The bill now heads to the President’s desk to become law
Washington, D.C. – The House of Representatives today approved by a vote of 394-13 the Project Safe Neighborhoods Grant Program Authorization Act (H.R. 3249) to curb the rise in gang activity and violence in the United States. This bill, introduced by Congresswoman Barbara Comstock (R-Va.) and approved by the House Judiciary Committee last year and passed by the House in March, establishes a grant program to provide resources to state and local law enforcement agencies to combat gang activity in their communities, authorizing $50 million annually for Fiscal Year 2019 through Fiscal Year 2021. The bill, recently approved by the Senate, now heads to the President’s desk to be signed into law.
Street gang activity in the United States is on the rise. Gangs are actively recruiting middle and high school aged children across the country. Specifically, the FBI has pointed to transnational gangs, such as MS-13, as becoming an increasingly troublesome problem. House Judiciary Committee Chairman Bob Goodlatte (R-Va.) applauded today’s House approval of the Project Safe Neighborhoods Grant Program Authorization Act in the statement below.
Chairman Goodlatte: “Gang violence affects too many communities across the United States, and the Commonwealth of Virginia has been particularly hard-hit by this problem. Last year, Raymond Wood was killed by suspected members of MS-13 in the congressional district that I represent. As gangs have infiltrated our neighborhoods, we must ensure local law enforcement officers have the tools needed to prevent and combat gang activity. The Project Safe Neighborhoods Grant Program Authorization Act provides much needed resources for state and local law enforcement agencies to address gang activity within their communities. I thank Congresswoman Comstock for her dedication to eradicating this public safety crisis and look forward to this bill being signed into law by President Trump.”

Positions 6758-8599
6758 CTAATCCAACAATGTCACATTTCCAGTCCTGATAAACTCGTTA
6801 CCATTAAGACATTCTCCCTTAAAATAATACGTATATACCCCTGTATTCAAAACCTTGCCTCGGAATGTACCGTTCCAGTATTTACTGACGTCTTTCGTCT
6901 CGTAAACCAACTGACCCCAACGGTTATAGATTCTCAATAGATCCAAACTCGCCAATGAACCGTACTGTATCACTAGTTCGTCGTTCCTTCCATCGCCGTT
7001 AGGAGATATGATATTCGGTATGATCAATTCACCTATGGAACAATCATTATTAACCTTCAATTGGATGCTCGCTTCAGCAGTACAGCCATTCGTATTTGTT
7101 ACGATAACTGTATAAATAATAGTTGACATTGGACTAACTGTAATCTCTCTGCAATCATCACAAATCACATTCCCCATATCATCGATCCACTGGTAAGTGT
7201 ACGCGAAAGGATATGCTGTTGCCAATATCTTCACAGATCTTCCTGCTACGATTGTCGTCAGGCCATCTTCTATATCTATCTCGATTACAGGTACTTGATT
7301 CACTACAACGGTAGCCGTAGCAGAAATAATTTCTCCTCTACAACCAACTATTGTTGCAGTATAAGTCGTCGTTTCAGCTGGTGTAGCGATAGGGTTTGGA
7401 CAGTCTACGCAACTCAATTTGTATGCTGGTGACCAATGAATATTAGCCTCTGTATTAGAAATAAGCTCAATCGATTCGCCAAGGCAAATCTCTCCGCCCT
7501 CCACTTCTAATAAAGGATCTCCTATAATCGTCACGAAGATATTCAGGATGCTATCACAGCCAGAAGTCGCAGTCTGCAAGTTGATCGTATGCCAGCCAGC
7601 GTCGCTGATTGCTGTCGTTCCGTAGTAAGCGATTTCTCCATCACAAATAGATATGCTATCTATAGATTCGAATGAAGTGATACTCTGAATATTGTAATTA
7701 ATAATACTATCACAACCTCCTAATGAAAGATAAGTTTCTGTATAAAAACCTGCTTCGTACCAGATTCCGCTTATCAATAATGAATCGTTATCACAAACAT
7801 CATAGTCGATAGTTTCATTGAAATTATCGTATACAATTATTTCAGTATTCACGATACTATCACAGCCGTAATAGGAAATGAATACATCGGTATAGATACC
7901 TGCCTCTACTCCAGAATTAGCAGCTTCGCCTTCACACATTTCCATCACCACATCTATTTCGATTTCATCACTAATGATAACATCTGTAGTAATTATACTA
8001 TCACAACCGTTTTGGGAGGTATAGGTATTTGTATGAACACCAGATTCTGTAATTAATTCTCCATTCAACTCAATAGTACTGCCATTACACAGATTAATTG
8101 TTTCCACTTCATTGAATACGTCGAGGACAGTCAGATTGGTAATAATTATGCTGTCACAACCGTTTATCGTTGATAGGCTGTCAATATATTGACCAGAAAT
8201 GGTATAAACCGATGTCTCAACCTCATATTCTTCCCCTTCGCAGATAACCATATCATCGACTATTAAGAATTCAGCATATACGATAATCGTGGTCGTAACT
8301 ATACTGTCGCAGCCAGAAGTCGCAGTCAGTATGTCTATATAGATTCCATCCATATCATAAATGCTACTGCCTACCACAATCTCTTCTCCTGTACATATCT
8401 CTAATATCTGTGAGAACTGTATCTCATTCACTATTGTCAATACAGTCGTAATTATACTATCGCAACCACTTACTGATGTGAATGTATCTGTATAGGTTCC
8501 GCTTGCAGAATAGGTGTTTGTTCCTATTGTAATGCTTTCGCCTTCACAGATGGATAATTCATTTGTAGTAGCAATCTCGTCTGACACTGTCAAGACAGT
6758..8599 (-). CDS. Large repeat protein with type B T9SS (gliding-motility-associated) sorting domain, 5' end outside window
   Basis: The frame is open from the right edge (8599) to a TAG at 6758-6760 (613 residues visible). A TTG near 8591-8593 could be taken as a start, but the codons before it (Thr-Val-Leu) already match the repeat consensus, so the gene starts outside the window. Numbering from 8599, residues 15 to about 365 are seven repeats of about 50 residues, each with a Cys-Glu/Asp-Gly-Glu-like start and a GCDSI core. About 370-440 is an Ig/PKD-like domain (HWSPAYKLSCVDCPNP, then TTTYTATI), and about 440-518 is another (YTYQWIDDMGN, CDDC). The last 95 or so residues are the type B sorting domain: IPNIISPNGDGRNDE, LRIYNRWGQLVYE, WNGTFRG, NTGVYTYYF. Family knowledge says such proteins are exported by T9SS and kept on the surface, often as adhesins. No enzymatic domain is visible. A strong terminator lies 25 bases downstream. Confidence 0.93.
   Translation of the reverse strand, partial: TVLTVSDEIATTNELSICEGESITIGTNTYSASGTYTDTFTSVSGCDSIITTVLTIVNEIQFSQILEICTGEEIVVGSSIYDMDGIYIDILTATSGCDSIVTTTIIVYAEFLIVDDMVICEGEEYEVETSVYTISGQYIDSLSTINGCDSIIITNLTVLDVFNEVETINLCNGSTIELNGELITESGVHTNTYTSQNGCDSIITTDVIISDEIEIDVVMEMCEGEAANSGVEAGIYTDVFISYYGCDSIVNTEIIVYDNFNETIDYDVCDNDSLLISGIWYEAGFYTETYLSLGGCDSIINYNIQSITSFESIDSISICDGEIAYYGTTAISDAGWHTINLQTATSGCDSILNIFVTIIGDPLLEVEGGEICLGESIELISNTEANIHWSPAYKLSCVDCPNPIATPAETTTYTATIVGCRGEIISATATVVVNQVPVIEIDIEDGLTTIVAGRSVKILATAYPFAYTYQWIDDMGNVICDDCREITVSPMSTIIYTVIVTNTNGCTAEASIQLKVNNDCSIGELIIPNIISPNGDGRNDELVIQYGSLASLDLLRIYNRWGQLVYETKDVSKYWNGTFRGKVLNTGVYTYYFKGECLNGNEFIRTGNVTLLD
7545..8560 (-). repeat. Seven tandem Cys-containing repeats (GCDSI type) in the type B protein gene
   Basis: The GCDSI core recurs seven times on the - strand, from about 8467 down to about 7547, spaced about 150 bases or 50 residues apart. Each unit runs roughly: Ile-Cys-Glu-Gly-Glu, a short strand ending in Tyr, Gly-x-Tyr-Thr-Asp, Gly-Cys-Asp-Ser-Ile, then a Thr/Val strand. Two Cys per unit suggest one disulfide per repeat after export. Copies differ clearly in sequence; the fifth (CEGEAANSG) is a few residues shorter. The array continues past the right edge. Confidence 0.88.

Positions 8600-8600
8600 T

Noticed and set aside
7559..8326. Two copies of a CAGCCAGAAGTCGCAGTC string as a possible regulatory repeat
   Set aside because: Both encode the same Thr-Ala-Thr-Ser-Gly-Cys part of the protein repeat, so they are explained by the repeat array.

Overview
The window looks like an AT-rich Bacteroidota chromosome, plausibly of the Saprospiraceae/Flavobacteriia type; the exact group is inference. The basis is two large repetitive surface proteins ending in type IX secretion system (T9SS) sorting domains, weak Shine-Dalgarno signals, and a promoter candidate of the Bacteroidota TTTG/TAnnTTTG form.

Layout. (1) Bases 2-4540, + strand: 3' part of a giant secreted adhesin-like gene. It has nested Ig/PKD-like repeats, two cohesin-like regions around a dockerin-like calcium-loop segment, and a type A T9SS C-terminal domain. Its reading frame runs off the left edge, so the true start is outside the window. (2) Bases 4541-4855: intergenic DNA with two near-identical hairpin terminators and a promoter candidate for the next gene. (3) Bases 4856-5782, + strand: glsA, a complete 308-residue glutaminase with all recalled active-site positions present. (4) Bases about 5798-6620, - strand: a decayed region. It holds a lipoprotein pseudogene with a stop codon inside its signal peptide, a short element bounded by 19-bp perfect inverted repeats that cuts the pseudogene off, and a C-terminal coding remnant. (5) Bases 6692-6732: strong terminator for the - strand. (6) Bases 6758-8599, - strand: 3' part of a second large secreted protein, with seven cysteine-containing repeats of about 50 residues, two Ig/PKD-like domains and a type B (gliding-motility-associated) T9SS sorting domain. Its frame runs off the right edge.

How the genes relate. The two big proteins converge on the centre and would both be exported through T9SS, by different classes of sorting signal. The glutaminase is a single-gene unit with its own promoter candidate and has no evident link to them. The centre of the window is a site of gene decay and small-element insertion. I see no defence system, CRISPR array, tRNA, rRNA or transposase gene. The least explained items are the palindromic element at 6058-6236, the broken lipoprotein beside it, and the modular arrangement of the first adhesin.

- In September 2017, the House of Representatives approved the Criminal Alien Gang Member Removal Act (H.R. 3697). This bill, introduced by Congresswoman Comstock, Congressman Peter King (R-N.Y.), Immigration and Border Security Subcommittee Chairman Raúl Labrador (R-Idaho), and Chairman Goodlatte combats gang violence by criminal aliens and enhances public safety.
- In order to protect Americans from these violent gangs, the Criminal Alien Gang Member Removal Act ensures that alien gang members are kept off our streets by barring them from coming to the United States and detaining and removing them if they are criminal gang members or participate in gang activity. Additionally, the bill ensures that criminal alien gang members are not eligible for immigration benefits, such as asylum, special immigrant juvenile status, and temporary protected status, which are reserved for those around the world most in need of protection.
- Chairman Goodlatte and Congresswoman Comstock have also called on the FBI and U.S. Immigration and Customs Enforcement to combat MS-13 gang activity in Virginia.